How Habits Can Make or Break Your Productivity
Why Can’t I Just Do It?
We make lists. We set goals. We plan. We go to pretty amazing lengths to avoid procrastination. At some point, we may become so accustomed to putting things off we may give up planning for anything and just wait until last minute. Calling a friend, going for a run, and doing laundry before we are completely out of socks, are things we know we need to do. WHAT STOPS US?
Blame Your Brain
One factor contributing to procrastination has to do with the natural habit-forming process in the human brain. Dr. Nora Volkow, Director of the National Institute on Drug Abuse, and expert on the brain’s pleasure-reward systems, explains that creating good habits means fighting against instant gratification. The anxiety, panic, frustration, and other feelings associated with the time it takes to finish something, can keep us from beginning or continuing, things we need to do. These feelings may be temporarily relieved by doing something pleasurable. Dopamine is the feel-good chemical in your brain. It helps you feel at ease. That is why looking at silly cat videos on YouTube or checking Facebook can be so attractive when facing a deadline.
Why is it sometimes difficult to stop checking and rechecking social media? Habit. The human brain creates patterns for efficiency sake. Learning a new skill or habit requires a considerable amount of energy and brain power because the brain is forming new neurological pathways and circuits previously nonexistent. Once a skill or habit is learned, the brain sends signals through these pathways. The more the skill or habit is practiced the quicker and more efficient the brain becomes at sending the signals. Check out this video to understand how quickly this process happens.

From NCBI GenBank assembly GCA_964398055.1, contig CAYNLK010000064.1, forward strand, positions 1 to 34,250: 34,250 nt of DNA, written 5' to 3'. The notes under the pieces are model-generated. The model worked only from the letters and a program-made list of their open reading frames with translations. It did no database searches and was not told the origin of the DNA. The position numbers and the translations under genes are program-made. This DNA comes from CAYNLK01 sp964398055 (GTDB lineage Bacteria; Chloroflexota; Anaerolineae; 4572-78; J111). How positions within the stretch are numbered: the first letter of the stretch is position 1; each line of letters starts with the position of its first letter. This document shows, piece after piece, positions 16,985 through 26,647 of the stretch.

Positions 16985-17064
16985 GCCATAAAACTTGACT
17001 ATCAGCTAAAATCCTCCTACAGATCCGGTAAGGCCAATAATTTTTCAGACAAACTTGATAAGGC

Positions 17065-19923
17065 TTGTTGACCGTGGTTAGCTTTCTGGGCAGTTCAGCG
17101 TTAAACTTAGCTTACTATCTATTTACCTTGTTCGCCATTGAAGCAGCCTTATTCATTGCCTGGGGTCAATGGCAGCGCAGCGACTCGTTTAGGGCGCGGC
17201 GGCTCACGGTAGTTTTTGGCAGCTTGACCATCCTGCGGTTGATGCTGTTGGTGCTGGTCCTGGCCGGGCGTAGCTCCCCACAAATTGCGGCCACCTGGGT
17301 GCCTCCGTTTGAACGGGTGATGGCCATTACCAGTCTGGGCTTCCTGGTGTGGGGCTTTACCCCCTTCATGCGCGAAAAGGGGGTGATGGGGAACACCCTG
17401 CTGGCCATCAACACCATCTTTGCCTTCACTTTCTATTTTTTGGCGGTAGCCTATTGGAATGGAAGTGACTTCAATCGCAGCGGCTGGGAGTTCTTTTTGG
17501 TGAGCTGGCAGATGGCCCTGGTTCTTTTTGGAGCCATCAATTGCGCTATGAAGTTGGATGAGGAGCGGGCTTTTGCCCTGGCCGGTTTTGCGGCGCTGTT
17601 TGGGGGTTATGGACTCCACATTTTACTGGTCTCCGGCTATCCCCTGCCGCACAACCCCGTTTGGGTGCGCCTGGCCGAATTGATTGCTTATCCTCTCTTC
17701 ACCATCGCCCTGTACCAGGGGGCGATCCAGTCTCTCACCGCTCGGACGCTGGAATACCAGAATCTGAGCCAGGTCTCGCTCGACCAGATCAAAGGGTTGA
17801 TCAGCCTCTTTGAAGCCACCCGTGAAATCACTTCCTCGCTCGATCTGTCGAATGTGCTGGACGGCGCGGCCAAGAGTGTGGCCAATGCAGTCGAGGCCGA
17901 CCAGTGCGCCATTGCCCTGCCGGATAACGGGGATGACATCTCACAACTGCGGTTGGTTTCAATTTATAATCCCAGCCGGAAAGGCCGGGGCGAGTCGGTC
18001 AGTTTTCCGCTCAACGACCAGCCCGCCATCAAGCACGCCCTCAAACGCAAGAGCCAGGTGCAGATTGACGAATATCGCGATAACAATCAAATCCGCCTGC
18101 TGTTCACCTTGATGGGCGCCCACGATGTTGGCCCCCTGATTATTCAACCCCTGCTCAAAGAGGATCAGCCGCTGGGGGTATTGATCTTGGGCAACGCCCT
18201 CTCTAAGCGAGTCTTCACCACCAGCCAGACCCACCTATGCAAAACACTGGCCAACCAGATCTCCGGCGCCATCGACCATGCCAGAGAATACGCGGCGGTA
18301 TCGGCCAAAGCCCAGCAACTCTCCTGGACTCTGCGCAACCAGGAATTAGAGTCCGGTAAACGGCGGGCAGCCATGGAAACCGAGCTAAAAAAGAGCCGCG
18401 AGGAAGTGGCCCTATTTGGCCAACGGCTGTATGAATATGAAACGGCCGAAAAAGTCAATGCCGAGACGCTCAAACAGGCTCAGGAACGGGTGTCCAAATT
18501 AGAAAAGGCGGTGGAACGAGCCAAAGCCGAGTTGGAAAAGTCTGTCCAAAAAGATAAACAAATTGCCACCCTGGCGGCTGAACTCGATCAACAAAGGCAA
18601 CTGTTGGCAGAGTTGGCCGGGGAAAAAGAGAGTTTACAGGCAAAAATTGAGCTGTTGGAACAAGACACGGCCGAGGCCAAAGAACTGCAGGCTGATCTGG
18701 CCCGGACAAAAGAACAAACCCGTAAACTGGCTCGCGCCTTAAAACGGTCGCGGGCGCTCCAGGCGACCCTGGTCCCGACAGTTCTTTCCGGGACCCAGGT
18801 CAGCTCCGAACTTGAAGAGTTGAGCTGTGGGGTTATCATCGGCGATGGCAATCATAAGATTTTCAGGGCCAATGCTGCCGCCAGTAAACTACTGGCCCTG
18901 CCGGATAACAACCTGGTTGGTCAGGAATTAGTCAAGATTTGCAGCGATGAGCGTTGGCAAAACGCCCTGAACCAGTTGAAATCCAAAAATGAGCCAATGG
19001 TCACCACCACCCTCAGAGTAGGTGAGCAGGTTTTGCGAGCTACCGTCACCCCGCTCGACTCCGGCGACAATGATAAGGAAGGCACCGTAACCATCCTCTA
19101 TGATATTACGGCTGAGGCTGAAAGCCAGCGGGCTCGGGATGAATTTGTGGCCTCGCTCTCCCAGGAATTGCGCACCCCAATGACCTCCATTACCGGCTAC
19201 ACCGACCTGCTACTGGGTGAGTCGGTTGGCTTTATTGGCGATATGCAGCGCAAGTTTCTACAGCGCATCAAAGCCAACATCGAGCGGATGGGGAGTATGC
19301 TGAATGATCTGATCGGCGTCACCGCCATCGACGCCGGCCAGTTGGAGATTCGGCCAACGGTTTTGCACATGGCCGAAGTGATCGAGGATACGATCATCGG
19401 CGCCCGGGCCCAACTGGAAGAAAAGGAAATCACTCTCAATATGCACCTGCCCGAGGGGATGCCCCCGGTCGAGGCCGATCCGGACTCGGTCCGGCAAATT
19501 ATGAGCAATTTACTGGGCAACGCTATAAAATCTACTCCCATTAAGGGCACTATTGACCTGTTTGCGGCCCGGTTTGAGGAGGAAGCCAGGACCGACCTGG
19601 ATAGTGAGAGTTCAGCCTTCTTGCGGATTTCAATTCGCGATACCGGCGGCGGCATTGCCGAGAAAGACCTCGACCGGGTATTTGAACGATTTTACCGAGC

When working on a long project or assignment, if your brain has become accustomed to the repeated momentary reward of dopamine coming from Facebook, a snack, or even using the bathroom, it will be more difficult to sit through three hours of cranking that assignment out. So what can you do?
Shape Your Brain
The good news is the opposite is also true. The more practice you get focusing on a task all the way through to completion, the more your brain will become accustomed to this mindset. In other words, once a pattern in established it can also be changed.
Motivation enthusiast and writer for the NBC news, Lauren Neergard, offers some suggestions to help get you started forming better habits and skills:
- Repetition. Do it again and again.
- Reward yourself. If you are working on a long term assignment or exercise for a week, treat yourself! It will encourage you to repeat your hard work.
- Monitor your stress level. Resist the urge to self-medicate or soothe negative feelings through quick fixes when bad things happen throughout the day. Instead of grabbing a doughnut after an argument with your spouse, be mindful of your discomfort and choose a banana or apple – or even deep breathing – instead.
Our brains have incredible capabilities. The same process used to create bad habits in our brain can be used to start and maintain amazing and productive habits.
Looking to make a change? Take a few minutes and watch this video on breaking bad habits. For more information on the power of dopamine, listen to Dr. Volkow discuss the role of dopamine the habit forming process of the brain.
Angela Blocker , M.A, LMFT Associate
Clinical Supervision by Amy Fuller, PhD, LMFT, LPC
- Cimons, M. (2013). Exploring the Brain’s Relationship to Habits. Retrieved January 22, 2016, from http://www.nsf.gov/discoveries/disc_summ.jsp?cntn_id=126567
- Hall, A. (2014). The Science Behind Our Urge To Procrastinate. Retrieved January 22, 2016, from http://www.huffingtonpost.com/2014/07/15/science-of-procrastination_n_5585440.html
- Neergard, L. (2011). Can’t kick bad habits? Blame the brain. Retrieved January 22, 2016, from http://www.nbcnews.com/id/40893205/ns/health-behavior/t/cant-kick-bad-habits-blame-brain/#.VqJbM_krLIU
- Wise, R. A. (2004). Dopamine, learning and motivation. Nature reviews neuroscience, 5(6), 483-494.